tony's blog

Thursday, May 26, 2011

The 64 million dollar question

So interest rates are back on the agenda. The latest Organisation for Economic Cooperation and Development (OECD) Economic Outlook report suggests that interest rates will have to rise sooner rather than later. In fact the OECD expects the Bank to lift rates to 1% from 0.5% this year and to rise by a further 1.25% next year bringing it to 2.25% by the end of 2012.

How so? Well the OECD’s chief economist, Pier Carlo Padoan, says a rate rise is desirable as it will prevent ‘continued increases in inflation expectations’. He said: ‘We would be in trouble in the UK and elsewhere if, in a period of slow growth and fiscal contraction, you also have inflationary expectations getting out of control’.

And this thought is echoed by others. In a parting shot to his soon to be former colleagues at the Bank of England’s Monetary Policy Committee, arch hawk Andrew Sentence reiterated his call to raise interest rates. He said: ‘Continuing to accommodate inflation makes it more likely that a sharp policy correction will be needed’.

So it’s all up in the air again. But as echoed in previous blogs, I am not of this school of thought. Looking at the growth figures for the first quarter of this year, consumer spending fell by 0.6% during the period but more worryingly than this, there was a ghastly drop in business investment. A 7.1% fall during the quarter. I fear that raising rates on the back of this GDP data would do no good to the economy and in fact tip it back into a recession.

Sunday, May 22, 2011

Lies, Damned Lies and Statistics

So what’s to be made of the latest unemployment figures announced by the Office of National Statistics? On the face of it, it’s positive news. Unemployment fell, the number of people being made redundant dropped to its lowest level since the start of the recession, employment rose by 118,000 and the number of jobless 16 – 24 year olds did not break the politically sensitive 1 million level. So all good then?  Or is it?

The latest quarterly Labour Market Outlook from the Chartered Institute of Personnel and Development shows that 39 per cent of employers are planning to cut jobs – the highest level since the survey began in 2004. It also said a slight rise in private sector recruitment was being cancelled out by the cull in the public sector. Not looking so good now.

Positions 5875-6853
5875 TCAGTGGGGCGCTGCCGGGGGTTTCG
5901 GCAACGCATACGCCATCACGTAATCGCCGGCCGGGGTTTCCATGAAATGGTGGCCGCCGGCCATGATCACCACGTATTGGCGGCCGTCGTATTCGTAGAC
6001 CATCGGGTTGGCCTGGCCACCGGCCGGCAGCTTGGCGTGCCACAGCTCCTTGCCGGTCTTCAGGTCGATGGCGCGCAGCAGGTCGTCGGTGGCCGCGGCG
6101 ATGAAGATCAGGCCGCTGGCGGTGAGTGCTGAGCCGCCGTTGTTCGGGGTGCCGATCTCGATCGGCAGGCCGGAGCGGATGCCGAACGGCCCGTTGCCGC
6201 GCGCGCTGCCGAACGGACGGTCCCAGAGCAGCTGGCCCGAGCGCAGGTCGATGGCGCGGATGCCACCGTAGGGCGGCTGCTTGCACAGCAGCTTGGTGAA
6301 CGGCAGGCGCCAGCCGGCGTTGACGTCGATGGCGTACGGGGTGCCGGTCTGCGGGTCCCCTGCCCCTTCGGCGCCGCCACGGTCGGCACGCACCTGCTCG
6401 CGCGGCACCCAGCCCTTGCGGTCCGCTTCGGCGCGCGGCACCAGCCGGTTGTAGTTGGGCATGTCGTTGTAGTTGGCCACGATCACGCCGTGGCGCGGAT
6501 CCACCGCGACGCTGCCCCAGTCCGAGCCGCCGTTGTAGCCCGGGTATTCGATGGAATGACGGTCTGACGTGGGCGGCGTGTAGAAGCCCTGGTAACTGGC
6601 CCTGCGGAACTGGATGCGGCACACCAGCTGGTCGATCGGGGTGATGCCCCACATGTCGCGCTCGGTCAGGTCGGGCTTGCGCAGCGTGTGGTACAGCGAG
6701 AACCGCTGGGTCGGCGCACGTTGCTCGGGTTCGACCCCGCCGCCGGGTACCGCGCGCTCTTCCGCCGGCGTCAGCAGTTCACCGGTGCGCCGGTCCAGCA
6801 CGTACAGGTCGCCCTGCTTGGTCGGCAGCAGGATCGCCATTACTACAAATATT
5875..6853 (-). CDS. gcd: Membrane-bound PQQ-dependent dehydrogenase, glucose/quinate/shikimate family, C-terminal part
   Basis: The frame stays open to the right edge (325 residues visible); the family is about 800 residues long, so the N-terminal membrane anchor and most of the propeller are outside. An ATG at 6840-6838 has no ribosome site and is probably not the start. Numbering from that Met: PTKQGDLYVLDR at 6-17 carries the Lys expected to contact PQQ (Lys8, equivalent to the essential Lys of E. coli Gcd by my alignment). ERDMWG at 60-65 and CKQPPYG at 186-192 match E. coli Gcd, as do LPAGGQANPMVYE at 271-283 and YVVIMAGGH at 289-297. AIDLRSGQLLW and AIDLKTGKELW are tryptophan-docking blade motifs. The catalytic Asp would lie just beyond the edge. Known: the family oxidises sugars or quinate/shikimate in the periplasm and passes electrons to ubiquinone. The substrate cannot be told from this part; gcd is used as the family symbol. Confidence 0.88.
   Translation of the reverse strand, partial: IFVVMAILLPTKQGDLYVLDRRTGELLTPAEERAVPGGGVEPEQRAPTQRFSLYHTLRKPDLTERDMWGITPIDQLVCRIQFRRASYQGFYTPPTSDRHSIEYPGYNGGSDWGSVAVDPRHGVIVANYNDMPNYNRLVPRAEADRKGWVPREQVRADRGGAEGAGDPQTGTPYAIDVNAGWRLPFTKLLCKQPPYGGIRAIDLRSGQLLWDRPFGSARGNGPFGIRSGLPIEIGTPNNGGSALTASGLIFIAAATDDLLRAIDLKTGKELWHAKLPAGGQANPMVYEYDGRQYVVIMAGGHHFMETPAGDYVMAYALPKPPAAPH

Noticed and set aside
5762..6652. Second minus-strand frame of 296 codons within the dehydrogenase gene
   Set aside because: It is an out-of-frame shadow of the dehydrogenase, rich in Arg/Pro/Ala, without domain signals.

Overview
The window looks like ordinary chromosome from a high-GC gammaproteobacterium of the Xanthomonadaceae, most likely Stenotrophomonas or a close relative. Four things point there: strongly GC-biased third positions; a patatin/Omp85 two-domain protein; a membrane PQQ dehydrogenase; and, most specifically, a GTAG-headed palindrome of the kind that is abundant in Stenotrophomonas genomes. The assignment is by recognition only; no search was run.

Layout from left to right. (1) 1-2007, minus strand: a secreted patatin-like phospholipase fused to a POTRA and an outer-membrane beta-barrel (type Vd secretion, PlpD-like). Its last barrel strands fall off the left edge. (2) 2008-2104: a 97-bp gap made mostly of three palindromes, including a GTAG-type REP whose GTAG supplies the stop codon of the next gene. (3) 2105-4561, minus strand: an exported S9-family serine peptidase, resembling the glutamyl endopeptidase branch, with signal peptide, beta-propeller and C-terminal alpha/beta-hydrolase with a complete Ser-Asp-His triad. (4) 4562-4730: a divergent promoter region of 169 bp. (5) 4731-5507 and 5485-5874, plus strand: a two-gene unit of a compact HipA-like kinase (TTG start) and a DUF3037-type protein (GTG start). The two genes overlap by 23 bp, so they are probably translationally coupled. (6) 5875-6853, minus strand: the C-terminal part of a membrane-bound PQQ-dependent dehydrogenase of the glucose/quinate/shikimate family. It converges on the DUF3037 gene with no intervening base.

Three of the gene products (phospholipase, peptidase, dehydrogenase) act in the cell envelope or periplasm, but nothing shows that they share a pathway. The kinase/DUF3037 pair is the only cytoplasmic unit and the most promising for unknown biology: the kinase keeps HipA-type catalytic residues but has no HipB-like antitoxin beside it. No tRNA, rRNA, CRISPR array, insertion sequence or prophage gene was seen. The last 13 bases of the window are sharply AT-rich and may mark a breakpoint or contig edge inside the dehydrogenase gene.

There is a view that unemployment is a lagging indicator of the economy and has yet to reflect the impact of the austerity measures – the slowdown in consumer spending and the pending cuts in the private sector. Plus closer analysis of the figures suggest that the bulk of the rise in employment came in January and since then numbers have fallen away, signalling a slowdown in job creation. That, coupled with the increase in claimant count to 12,000 in April could suggest that the job market is actually losing impetus.

How confusing for us mere mortals.  Sadly my belief is that we have some way to go before we can say we are on the road back to recovery. I agree with economist Howard Archer, and have stated thus in a previous blog, that unemployment will go up again later in the year as the private sector will be unable to fully compensate job losses in the public sector.

Watch this space.

Friday, May 6, 2011

Alone but confident!

Britain seems to be more and more isolated these days in its decision to leave interest rates at a low level. Just yesterday the MPC made the unsurprising call to leave rates at a record low level of 0.5%. And economists seem to now be suggesting that the earliest rates will go up will be November this year. Some even go so far as to say 2013 now.

Other countries seem to be going the other way. India, Russia, Australia, China Brazil and the eurozone have all been raising rates to counter inflationary pressures. Poland, Hungary and Denmark have also taken the plunge so why not us?

As I explained in my last blog economic circumstances in the UK do not make such a move favourable. There are more ways to combat inflation than putting up interest rates and we should remember we have had a significant level of fiscal tightening through increased taxation. Of course every country is unique and Britain has a disproportionately large banking sector. The economy remains extremely fragile, growth is weak and to raise rates now would almost seem an irresponsible act. Or to put it more strongly, in Roger Bootle’s words, ‘disastrous’.

Of course we are not completely isolated. The United States and Japan to name but a few are on side with Britain in keeping rates at low levels.

However it does seem more and more that we are out of kilter with the rest of the international markets.